Sad news: Maurice Jarre, award-winning film composer and father of Jean-Michel Jarre, has died. There’s a brief obituary on the NYT here. I mostly think of the amazing score for The Year of Living Dangerously when I think of him.
One of the most rewarding parts of making music software is hearing the music people make with the software. Here are a few things using Audio Damage’s recently released BigSeq2 that people have posted online:
Marcus Fischer posted a lovely piece combining sounds of the Pacific Ocean processed through BigSeq2 and a xylophone here.
Matthew Davidson, author of the rather clever plug-in Volta posted a video demonstrating Volta controlling a Buchla 200e (drool!), which is in turn running through BigSeq2.
Someone identifed only as elxicano (AFAICT) posted a demonstration video of BigSeq2 here.
I know that Steve Hamann posted an audio demo somewhere, but now I can’t find it. Maybe he’ll post a link in the comments.
(Note: Two of those videos are hosted on vimeo. Audio Damage used to have a bunch of official demo videos of our products on vimeo. Vimeo removed them, trashing hours of Chris’s work, saying that they violated their terms of service which prohibit product advertisements or something. Chris pointed them towards several other examples of demo videos posted by several other companies on vimeo, but vimeo was apparently uninterested. Hence I don’t think particularly highly of vimeo.)
I ran across this site about origami tessellations around a year ago, I think. I was immedately intrigued by the idea since it combines two things that have long fascinated me: origami and geometric patterns. The owner of the site, Eric Gjerde, published a book not long ago.
The book is very nicely done, with lots of photographs and very clear instructions. There are 25 projects, grouped in three levels of difficulty. I completed the first and second projects a few weeks ago; here’s a photo of the second:
Another six or eight inches of snow fell last night. This is definitely the second-most snow I’ve seen here, second only to the big blizzard in 2006. There’s a fun video here done by the local news of folks around the snow-covered town. I don’t have any new photos to post yet; I’m about to go out and (again) shovel my way to the mailbox. Maybe today the mail carrier will make it down the street.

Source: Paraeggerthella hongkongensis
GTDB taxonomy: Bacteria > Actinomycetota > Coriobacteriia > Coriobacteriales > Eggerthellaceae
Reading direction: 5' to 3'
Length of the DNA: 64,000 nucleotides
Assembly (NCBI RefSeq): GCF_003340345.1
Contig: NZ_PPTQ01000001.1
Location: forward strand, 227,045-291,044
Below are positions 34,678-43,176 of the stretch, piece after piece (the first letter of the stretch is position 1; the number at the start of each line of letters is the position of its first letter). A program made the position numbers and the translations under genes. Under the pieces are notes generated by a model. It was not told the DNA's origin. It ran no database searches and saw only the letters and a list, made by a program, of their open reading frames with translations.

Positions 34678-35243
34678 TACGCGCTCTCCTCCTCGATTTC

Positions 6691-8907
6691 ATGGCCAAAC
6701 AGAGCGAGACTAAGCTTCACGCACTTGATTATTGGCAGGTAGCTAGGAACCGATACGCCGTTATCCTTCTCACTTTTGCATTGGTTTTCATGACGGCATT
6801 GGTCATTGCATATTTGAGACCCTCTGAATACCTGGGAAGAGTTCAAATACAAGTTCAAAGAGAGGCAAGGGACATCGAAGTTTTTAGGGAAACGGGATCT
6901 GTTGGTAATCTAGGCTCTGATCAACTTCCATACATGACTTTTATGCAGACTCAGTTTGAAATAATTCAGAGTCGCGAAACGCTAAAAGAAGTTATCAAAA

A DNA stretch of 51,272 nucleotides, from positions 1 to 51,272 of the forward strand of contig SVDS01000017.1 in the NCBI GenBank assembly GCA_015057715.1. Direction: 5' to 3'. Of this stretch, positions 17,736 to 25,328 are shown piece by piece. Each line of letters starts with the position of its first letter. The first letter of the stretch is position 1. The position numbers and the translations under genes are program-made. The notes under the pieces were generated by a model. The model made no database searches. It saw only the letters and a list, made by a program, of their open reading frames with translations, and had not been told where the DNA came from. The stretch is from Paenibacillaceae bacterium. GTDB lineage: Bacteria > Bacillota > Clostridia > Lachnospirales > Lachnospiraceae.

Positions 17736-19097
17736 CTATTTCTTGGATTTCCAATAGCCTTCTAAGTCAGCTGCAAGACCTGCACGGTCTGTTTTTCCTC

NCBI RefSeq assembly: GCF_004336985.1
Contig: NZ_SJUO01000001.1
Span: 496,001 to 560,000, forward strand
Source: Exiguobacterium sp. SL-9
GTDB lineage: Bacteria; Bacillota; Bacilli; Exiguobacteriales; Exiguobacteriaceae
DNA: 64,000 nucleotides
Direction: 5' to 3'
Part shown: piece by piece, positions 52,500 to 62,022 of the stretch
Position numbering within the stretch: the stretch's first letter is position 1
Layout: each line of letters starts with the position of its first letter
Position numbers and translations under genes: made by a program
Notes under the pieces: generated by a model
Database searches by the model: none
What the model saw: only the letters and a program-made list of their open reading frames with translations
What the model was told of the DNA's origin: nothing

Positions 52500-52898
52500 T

I’ve posted some photos of the snow here on my flickr site. The snow let up for awhile after noon but started again in earnest around 3:00.
It’s snowing like crazy here today. There must be eight or so inches on the ground and it’s still coming down. The forecast is for 9-13 inches of accumulation during the day. It’s windy, too. I’m very glad that I don’t have to drive anywhere today.
I put a video of the snow here in my flickr account. It’s a fairly low-quality video, but it might amuse you anyway, particularly if you live in Florida or some other place where it doesn’t snow often. I shot it through a window with my still camera, so it wasn’t particularly high-quality to start with, and it looks like flickr’s compression wasn’t terribly kind to it. (This is the first time I’ve tried putting a video on flickr.)
Subject line says it all. Zed is becoming quite comfortable in his new home.
Not much, by today’s standards. There’s an amusing write-up here on the SparkFun site about the Apollo Guidance Computer, comparing it to a contemporary microcontroller chip. I agree with the author that possibly the most interesting comparison is that at the time of its construction, there were probably only a few dozen people in the world who understood and had access to this sort of technology. Today, thanks in part to projects like the Arduino, anybody with a personal computer and a teeny budget (e.g., under $50 for the Arduino and some LEDs and stuff) can learn how to program and use a microcontroller.
While I was out at a business meeting on Friday, Tracie snuck off to the local Humane Society and was approached by some young, handsome hunk. She ended up bringing him home:
(Actually the story is a little longer than that; she came home without him, waited for me, we went back to meet him, had him tested for FLV, and then brought him home.) Meet Zed. He’s 16 pounds, 4.5 years old, fairly talkative, and quite outgoing once he makes your acquaintance. He’s still a little shy with Widge, having recently left a bad relationship, but we think he’ll adjust rapidly.
I hope I don’t soon have to write such a difficult-to-write blog entry as this one.
Alex, Tracie’s cat of 15 years, is no longer with us, as of about an hour ago. He was our constant companion, although Tracie of course was his preferred human. Every pet owner–or every good pet owner, anyway–thinks that their pet is extraordinary, but Alex truly was an extraordinary cat. He had an enormous personality and charmed every cat-loving human who met him. He was, as Tracie recently put it, “a larger-than-life cat.”